While I found that the mother has been one of the most likeable parents with an autistic child that I have encountered, I still found one fault that I had trouble looking past. She struggles at first to accept and understand what autism is, just as many parents do. It is casually mentioned in passing that she sometimes hits Hikaru to calm him down from his tantrums. Although this hints at the controversy over the abuse of autistic children, it is an idea that is not developed further and instead remains lingering beneath the surface of the entire story. Later on she says something about how she used to hit him and now understands him, but none of the other characters are ever aware of the situation and it is never addressed.

My initial reaction was that this was a bit weird but that the author was just trying to show that Azuma was not a perfect mother and not a perfect person. After thinking about it more though, it really bothers me that she chose to make this point in this way. I think that it is absolutely unacceptable for this issue of child abuse to have been written about so casually and that she was never called out for it.  I understand that this probably happens more than I would like it to in the real world, but I feel like in a story like this, it would have been more meaningful to me as a reader if I could have watched Azuma transform and explicitly realize that her actions were wrong in a way that was given more attention. I just felt like this was an issue that was too serious to just brush beneath the illustrations.

That being said, I also feel that there are no right ways to accurately portray autism because it is so different in each individual. When it is described by common characteristics, I feel like it is reinforcing the stereotypical understanding of autism. When it is not portrayed with some of these characteristics, then I don’t always feel like it was accurate. When a main character with autism is a main focus of the story, I often question whether the person’s autism is being used to create the personality and the obstacles the character faces. And when the autistic character is not the center of attention, I wonder why the character was not further developed and why the character’s personality was overlooked.

So I can see how this would be a useful to text for a parent to read. Azuma is relatively admirable, and the way she faces challenges can be inspiring to parents. But at the same time, I am hesitant about how people portray autism after only reading this book.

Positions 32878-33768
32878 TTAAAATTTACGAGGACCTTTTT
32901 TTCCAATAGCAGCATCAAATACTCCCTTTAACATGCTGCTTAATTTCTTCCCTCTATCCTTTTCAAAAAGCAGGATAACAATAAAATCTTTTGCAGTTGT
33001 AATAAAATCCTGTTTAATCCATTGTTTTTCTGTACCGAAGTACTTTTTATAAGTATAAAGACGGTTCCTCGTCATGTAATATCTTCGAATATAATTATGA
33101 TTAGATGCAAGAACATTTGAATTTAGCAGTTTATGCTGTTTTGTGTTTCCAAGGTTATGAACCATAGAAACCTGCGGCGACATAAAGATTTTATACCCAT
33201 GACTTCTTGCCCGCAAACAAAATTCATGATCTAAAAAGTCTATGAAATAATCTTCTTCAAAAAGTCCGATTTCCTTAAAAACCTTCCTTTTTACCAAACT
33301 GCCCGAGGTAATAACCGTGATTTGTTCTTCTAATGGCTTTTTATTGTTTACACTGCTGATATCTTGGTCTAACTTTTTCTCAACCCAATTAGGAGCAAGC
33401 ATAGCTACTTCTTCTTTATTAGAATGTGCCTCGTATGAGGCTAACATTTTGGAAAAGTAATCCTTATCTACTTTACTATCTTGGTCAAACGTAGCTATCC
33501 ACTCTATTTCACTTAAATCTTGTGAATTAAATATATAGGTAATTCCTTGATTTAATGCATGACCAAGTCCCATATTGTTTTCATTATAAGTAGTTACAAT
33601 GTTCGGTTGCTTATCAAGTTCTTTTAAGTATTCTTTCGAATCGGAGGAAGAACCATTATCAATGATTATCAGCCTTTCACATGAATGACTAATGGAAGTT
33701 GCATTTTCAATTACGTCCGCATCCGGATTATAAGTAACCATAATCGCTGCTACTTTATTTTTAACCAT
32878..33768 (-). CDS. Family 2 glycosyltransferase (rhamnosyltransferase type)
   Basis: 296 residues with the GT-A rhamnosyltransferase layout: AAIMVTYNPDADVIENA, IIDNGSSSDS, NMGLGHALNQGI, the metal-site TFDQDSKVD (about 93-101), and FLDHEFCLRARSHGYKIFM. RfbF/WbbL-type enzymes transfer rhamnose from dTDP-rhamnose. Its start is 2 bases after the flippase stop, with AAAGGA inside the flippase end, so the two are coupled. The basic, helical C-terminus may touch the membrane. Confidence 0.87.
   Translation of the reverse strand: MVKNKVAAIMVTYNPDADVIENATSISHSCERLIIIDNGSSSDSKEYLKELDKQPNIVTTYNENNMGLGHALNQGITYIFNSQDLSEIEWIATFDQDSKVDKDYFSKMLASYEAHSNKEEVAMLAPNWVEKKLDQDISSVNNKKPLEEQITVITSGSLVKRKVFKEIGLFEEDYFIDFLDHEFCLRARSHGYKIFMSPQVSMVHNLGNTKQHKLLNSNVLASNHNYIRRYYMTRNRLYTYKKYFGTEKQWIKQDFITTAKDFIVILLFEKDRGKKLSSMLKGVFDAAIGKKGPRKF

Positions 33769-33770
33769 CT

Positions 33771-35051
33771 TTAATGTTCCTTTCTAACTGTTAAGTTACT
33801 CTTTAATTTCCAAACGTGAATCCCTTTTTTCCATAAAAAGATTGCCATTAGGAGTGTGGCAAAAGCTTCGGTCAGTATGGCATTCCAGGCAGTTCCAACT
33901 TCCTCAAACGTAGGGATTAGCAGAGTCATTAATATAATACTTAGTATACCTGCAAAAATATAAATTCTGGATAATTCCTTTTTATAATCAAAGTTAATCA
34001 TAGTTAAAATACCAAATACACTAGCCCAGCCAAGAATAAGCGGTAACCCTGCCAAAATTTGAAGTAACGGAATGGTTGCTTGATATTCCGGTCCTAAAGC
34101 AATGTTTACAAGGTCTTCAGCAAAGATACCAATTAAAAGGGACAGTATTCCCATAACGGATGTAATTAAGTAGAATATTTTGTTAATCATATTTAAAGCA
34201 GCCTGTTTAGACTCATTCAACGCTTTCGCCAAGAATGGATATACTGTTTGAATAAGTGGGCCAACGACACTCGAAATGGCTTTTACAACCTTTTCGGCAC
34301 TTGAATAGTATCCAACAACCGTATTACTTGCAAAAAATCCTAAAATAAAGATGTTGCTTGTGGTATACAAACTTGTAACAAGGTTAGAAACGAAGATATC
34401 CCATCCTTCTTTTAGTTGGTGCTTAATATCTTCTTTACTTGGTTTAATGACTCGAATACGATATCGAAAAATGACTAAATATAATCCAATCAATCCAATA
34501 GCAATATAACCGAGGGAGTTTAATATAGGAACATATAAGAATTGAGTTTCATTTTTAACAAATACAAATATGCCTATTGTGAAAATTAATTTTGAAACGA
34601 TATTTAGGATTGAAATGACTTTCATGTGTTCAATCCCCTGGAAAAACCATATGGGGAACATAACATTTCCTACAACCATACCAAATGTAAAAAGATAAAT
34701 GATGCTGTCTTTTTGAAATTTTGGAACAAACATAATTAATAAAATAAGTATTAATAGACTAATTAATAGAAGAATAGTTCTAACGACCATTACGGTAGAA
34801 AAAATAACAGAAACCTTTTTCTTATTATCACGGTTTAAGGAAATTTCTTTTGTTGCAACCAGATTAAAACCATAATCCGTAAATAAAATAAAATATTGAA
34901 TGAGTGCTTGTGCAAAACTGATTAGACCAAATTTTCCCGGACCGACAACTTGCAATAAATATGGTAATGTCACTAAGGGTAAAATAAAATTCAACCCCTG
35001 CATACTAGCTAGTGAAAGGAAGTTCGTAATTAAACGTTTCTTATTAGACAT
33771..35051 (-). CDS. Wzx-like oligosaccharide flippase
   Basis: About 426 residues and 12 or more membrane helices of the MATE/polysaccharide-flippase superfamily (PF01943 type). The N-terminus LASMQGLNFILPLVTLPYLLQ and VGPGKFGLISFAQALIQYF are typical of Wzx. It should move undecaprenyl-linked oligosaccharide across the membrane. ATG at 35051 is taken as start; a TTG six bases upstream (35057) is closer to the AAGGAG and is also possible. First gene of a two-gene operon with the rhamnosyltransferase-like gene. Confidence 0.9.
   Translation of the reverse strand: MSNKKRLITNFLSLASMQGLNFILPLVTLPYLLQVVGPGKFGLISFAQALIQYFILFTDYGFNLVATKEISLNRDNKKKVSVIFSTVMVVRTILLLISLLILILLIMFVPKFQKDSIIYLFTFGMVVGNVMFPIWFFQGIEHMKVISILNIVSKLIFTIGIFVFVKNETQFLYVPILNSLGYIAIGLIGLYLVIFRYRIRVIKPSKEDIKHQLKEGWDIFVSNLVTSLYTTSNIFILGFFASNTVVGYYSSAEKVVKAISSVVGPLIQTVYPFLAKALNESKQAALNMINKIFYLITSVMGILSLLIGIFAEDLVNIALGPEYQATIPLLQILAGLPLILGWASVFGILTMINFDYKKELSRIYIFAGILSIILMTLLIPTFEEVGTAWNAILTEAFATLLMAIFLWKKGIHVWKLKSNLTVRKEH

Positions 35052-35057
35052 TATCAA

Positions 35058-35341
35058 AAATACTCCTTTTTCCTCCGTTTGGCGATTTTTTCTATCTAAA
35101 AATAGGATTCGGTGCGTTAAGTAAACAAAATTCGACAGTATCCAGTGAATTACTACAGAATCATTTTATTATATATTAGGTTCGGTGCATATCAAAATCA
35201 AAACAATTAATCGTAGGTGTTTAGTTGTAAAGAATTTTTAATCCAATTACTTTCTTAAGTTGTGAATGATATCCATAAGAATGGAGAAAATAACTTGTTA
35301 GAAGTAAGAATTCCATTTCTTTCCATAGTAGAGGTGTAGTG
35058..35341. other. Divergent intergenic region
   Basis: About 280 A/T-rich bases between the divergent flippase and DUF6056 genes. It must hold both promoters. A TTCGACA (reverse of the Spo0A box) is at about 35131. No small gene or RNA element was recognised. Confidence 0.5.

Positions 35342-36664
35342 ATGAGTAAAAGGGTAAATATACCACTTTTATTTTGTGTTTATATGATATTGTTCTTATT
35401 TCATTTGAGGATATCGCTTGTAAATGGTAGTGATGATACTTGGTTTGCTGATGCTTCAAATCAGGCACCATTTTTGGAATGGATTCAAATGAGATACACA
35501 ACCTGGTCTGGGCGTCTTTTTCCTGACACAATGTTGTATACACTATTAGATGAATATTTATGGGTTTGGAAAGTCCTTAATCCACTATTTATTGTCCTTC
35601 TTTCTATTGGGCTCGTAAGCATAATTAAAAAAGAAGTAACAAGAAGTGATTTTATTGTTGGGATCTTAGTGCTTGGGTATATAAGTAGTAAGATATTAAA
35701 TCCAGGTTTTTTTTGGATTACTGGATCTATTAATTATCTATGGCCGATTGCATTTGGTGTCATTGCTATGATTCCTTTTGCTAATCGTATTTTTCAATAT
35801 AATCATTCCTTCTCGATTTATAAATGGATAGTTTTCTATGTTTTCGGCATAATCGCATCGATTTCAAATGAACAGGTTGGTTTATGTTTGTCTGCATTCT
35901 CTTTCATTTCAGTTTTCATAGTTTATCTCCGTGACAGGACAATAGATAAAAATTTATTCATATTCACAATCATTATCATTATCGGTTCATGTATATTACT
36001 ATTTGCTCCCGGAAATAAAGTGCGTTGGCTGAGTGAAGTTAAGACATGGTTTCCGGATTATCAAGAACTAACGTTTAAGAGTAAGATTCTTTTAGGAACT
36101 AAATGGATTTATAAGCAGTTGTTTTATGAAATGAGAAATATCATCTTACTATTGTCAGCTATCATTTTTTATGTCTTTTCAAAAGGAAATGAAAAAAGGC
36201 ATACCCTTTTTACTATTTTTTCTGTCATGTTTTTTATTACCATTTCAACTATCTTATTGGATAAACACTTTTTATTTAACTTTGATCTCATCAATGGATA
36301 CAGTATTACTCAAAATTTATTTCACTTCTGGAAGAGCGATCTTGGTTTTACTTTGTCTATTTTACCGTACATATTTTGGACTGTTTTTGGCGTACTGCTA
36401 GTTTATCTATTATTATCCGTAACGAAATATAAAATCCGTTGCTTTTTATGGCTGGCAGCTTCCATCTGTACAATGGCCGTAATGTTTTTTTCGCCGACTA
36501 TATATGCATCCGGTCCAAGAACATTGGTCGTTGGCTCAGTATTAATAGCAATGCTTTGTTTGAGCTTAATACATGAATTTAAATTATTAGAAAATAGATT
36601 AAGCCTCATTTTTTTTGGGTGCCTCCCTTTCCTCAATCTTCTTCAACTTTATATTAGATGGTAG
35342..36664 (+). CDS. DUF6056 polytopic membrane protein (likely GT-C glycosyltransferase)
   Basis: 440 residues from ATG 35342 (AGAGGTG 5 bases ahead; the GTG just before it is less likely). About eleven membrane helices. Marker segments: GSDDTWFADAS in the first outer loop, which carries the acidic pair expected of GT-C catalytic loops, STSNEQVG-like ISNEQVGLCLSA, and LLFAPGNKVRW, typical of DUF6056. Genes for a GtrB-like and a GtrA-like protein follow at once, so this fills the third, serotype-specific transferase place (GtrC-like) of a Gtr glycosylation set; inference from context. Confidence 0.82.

Autism 101: Understanding Autism at EMU’s Autism Collaborative Center

When already immersed in the world of autism, it is easy to forget how little others might know about what autism is. I attended an Autism 101 seminar at EMU’s Autism Collaborative Center to not only learn more about how the center and its philosophy, but to also see how they introduced autism to the outside world. This was both a volunteer orientation and an information session for community members, so I was curious to see how the center would cover the wide range of relevant information about autism.

The ACC had a well-rounded mission, describing the accessibility of care as well as the nature of the support provided through assessments and referrals. One thing that particularly stood out to me was their belief that “all persons with ASD can lead fulfilling lives as independently as possible within their communities.” I was impressed that this belief was emphasized, and reassured to hear them talk about coping with autism rather than curing it. Many of the mysteries and controversies of autism were touched upon, including the historical concept of “refrigerator moms” and the uncertainty about causes, the lack of a cure, etc.  Prominent figures in the world of autism such as Temple Grandin and Sue Ruebin also arose in conversation.

The EMU ACC stated that they use the first-person term “person with autism” as opposed to “autist” or “autistic person.” Based on their philosophy, I would have expected them to use the term “autistic person.” The ACC seemed like the kind of place that emphasizes how autism is a part of a person’s identity, so I assumed that the term “autistic person” would have been preferred. Their use of the phrase “person with autism” draws attention to the fact that a person is a person first and an autistic person second. I think that it’s very interesting how such a subtle difference in terminology have much deeper meanings.

I was surprised by how much of the information covered was not new to me, and it just reminded me of how much I learned last semester. At the same time, while the info session provided me with a great general background, I still did not feel as though I was entirely prepared to work with autistic children. I think it could have been helpful if they had spent more time covering interactions with austistic people. I am hoping to observe some therapy methods offered at the ACC and to continue to learn more about the center. It seems like a really great place doing truly wonderful things, and I can’t wait to work with them more in the future!